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Alcohol is a drug that slows down parts of your brain. Drinking alcohol can make you feel more relaxed. It can also make it harder to think clearly, make good decisions and do various tasks.
Alcohol is made by fermenting (and sometimes distilling) fruits, vegetables or grains. Alcohol itself is a clear liquid. The color in beer, spritzers, wine and other alcoholic drinks comes from other ingredients and from the process of fermentation.
Most adults drink alcohol, and do so responsibly. But because alcohol is a drug, there may be risks if you drink any amount of alcohol. In 2005, about two-thirds (62%) of all students (grade 7—12) reported drinking at least once in the past year. This is about 603,400 students. One in 10 students (10%) drank alcohol once a week.
Alcohol and its effects
Yes, alcohol can be addictive. About one person in 20 who drinks is dependent on alcohol. People with an addiction may have difficulty stopping by themselves, even if they want to, and even if other negative effects (such as financial or other personal problems) begin to outweigh the positive effects. Alcohol dependence can also cause major problems with friends, family, school, work, emotional and mental health, the law and money!
Each of these drinks contains the same amount of alcohol (a "standard drink" or 13.6 grams of alcohol):
Alcohol is found in different amounts in different kinds of drinks. For example:
An average adult can eliminate from the body (mostly through urine) about two-thirds of one standard drink per hour (10 grams of alcohol). If that person has two standard drinks, it will take about three hours for his or her body to be free of alcohol again. If you get drunk, only time can make you sober again.
Alcohol may slow your reflexes, movement and thinking. ?For a short time, alcohol can make you feel:
Alcohol can make some people aggressive. For others, drinking can depress them or make them more depressed. When people are intoxicated (drunk), they may:
Yes. People who often drink a lot for a period of time, or binge (five or more drinks on one occasion), may feel bad and even experience serious physical effects when they stop drinking or cut down.
These are called withdrawal symptoms.
It depends. How quickly you get drunk, and how long it will take you to get sober, depend on:
Remember: It's the amount of alcohol you drink that affects you—not the type of drink. It doesn't matter whether you drink beer, coolers, wine or liquor.
The dangers and the law
Yes, alcohol can be dangerous in a number of ways. Too much alcohol can cause a hangover (headache, feeling sick, shakiness and vomiting). Too much alcohol can also cause alcohol poisoning and even death.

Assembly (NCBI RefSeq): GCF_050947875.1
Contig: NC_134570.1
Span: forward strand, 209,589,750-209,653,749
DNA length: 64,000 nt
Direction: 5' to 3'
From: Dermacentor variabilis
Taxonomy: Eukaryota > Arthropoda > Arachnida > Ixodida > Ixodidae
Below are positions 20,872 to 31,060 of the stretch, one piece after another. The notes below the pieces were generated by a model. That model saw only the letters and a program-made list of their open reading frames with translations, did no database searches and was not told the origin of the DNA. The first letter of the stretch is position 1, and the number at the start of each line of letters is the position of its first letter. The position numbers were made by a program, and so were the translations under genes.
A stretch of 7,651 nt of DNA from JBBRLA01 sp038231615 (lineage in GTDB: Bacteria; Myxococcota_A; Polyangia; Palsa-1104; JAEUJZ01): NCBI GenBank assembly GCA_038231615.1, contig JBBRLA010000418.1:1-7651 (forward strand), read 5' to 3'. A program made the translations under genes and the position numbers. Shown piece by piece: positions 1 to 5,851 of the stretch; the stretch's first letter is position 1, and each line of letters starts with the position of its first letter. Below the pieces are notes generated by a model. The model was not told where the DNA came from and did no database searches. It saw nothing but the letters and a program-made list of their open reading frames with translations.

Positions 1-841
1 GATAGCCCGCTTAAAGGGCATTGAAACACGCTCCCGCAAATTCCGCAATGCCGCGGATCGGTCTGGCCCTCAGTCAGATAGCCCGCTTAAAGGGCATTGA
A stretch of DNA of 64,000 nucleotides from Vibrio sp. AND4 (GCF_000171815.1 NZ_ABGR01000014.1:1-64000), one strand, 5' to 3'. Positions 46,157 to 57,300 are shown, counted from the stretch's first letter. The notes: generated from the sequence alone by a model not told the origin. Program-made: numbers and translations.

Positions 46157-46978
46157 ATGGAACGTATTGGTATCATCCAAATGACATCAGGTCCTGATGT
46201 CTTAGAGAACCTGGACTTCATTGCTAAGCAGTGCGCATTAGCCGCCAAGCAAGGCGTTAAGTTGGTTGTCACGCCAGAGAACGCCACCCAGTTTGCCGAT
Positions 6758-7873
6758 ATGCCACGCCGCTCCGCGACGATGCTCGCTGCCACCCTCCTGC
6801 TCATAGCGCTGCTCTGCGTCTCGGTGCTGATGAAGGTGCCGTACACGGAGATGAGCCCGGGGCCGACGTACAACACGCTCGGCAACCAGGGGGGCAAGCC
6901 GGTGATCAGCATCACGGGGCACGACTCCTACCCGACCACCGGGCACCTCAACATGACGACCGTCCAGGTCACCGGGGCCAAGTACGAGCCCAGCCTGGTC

For pregnant women, there is no known safe level of drinking. A woman who drinks during pregnancy is more likely to have a miscarriage, to have the baby born too early, to have the baby born dead, or to have other problems.
A baby may be born with fetal alcohol spectrum disorder (FASD). This means the baby may have physical abnormalities, behavior problems and other difficulties. A woman who is pregnant, or planning to have a baby, should talk to her doctor about alcohol and other drugs.
If a woman is breastfeeding, alcohol can be passed to her baby through the milk. This may affect the baby's feeding, its sleep and how it develops. If the mother does drink, she should feed the baby or pump breast milk before she drinks. If you are in this situation, talk to your doctor.
People who drink heavily for a long time have more chance of:
You may have heard that alcohol is good for the heart. What you may not have heard is that the health benefits of alcohol apply mainly to people over the age of 45 years, and that in most cases, a drink every other day is enough. For young people, there are no known health benefits from drinking alcohol.
People who don't drink now shouldn't start drinking to try to get health benefits. ?They are better off eating a healthy diet, exercising regularly and avoiding smoking.
Yes. Alcohol and other drugs don't mix. Mixing alcohol with other drugs can even be fatal! If you mix marijuana or club drugs (e.g., ecstasy, ketamine, GHB) with alcohol, it makes it harder to make smart decisions. This means you are more likely to get into dangerous situations, to be injured or to injure someone else.
If you mix alcohol with some medicines—either those prescribed by your doctor or some over-the-counter medicines (like cough and cold medicines, and aspirin)—your body may react violently. You may have cramps or headaches or may vomit. Some combinations can stop your breathing. It is especially dangerous to mix alcohol and other drugs (such as marijuana) with driving.
If you've been drinking alcohol, stimulant drugs (e.g., caffeine, cocaine, amphetamines) can trick you into thinking you're sober—but you're not. You may feel more awake, but really you're still impaired—and you will be until the alcohol leaves your system.
About 6,700 people die each year as a result of drinking alcohol—due to car crashes, other accidents, suicides and murders, and health problems related to alcohol use.
Almost one-third (29%) of grade 7-12 students reported that, during the past year, they had been a passenger in a car with a driver who had been drinking.
Reducing risks and getting help
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